Guest blog with Richard Carson, from ACET (AIDS Care, Education and Training)
"The true light that gives light to everyone was coming...” John 1:9
A couple of years ago, a Garda was awarded €100,000 in damages in part because of the stress and anxiety caused by having been spat in the face by someone they were arresting during an altercation. The fear of HIV infection, while short-lived, had informed part of the award. The judge, in related expert advice, was told that the likelihood of transmission was “as likely as being struck by an asteroid."
In both Mark’s and John’s gospels there are other stories of spit and human interactions. Jesus meets and heals a deaf man (Mark 7), a blind man (Mark 8 ) and a man born blind (John 9), using his saliva as his medicine, as was common practice at the time. These stories are everything that is the opposite of our earlier story. They are rich with patience, process, trust, freedom and shalom. There is no stigma. In fact there is the overcoming of existing stigma through intimacy, touch and embrace.
For over 23 years our work in ACET has found its home somewhere between these two stories, operating in a world where HIV-related stigma is profound and resilient while being resourced by the promise of a day when shalom consumes stigma forever.
Globally we have turned a corner. The number of new HIV infections is dropping and more and more people are getting access to drug treatments that, while not a cure, are transforming health and extending longevity to norms. Yet among certain population groups (which also tend to be those most marginalised within society) there is stagnation and little sign of change. In Ireland, 2015 will be the highest year on record for new HIV diagnoses. This is in part because of new testing initiatives but it also illustrates the need to improve prevention efforts.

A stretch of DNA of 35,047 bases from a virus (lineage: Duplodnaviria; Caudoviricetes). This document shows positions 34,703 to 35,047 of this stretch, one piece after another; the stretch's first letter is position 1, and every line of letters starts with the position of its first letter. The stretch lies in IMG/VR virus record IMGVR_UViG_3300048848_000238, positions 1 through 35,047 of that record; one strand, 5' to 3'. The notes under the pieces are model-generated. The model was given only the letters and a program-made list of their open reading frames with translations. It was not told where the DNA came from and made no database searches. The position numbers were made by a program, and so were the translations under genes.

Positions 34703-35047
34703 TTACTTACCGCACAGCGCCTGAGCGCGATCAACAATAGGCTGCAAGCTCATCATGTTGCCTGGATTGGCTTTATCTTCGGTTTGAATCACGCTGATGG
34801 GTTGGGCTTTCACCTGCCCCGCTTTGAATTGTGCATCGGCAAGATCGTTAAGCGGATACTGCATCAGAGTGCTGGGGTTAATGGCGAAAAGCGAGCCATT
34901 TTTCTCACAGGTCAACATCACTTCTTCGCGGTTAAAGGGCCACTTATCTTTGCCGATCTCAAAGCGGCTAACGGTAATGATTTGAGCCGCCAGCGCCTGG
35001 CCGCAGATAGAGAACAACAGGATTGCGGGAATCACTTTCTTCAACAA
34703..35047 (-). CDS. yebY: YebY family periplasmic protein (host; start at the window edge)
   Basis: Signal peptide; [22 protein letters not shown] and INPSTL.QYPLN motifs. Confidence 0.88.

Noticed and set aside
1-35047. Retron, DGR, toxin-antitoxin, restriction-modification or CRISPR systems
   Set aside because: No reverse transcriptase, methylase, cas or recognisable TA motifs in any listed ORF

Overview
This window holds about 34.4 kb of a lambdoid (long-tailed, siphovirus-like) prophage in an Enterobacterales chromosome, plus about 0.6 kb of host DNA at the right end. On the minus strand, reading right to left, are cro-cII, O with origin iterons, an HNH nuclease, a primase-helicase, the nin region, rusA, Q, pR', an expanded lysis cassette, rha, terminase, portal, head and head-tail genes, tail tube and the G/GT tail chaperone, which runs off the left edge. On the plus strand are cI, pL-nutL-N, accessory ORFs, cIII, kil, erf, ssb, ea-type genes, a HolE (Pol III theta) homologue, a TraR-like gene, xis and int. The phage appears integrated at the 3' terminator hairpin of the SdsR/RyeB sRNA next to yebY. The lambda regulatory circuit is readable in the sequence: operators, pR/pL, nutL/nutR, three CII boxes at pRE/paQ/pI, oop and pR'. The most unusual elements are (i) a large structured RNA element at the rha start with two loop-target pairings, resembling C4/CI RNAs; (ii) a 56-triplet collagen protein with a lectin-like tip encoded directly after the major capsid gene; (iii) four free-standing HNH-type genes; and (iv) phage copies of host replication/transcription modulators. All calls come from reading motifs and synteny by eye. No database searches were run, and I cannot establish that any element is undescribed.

So at this juncture in the story of HIV in our world how might we move forward?
I met recently with some staff from UNAIDS. Reflecting on the 30-year-old story of the pandemic and looking to the future, they commented that the response needs to rediscover its “bottom-up” origins or it will fail. HIV & AIDS has probably received more funding than any other pandemic in history and mainstreaming services is vital for a sustainable response.
However with this has come a reliance on “top-down” structures that regularly leave little room for creativity and the subversive. It is standard (some call it “best”) practice that key performance indicators must be met and value for money demonstrated. There is a whole generation of activists and practitioners who know nothing of the 1980s when responding to AIDS was to go against every grain that society could muster and responses overflowed with passion and spontaneity.
This is not a nostalgic reflection on the past nor a call to sentimentality. Rather it is a reminder that change will come from within the margins and not to them. Or at least it will come by those who, through choice or circumstance, patiently inhabit the spaces being left behind.
So we need Bethlehem and smelly stables. We need teenage nobodies and bad ass shepherds. We need the Spirit that moves in the least likely of places. Yes Jesus went to Jerusalem, the centre of religious, social and political power in the region. But he went as a Nazarene. “What good can come out of Nazareth?" was always being whispered through the streets - maybe it still is in our churches, just in a different form.
And maybe the most bottom-up of things we can do is give up our need to "make an impact” and “change the world”. While seemingly honourable, these slogans illustrate our desire for the BIG before we have learned to be faithful with the small. They reinforce the “them” and “us” divisions that we have created in our imaginations so that we can remain untarnished by those we exclude. They only compromise the fragility of presence - the most important weapon in our arsenal against a world that calls us daily to "ex-carnation."
"This is the irrational season
when love blooms bright and wild.
Had Mary been filled with reason
there’d have been no room for the child."
~ Madeleine L’Engle, from A Cry Like a Bell: Poems
Richard Carson is the Chief Executive of ACET Ireland. ACET (AIDS Care Education & Training) operates a range of projects that seek to improve the lives of those living with and affected by HIV in Ireland while also playing their part in reducing the number of new HIV infections. You can find out more about the work of ACET Ireland on their website: www.acet.ie or follow them on Facebook:www.facebook.com/ACETIreland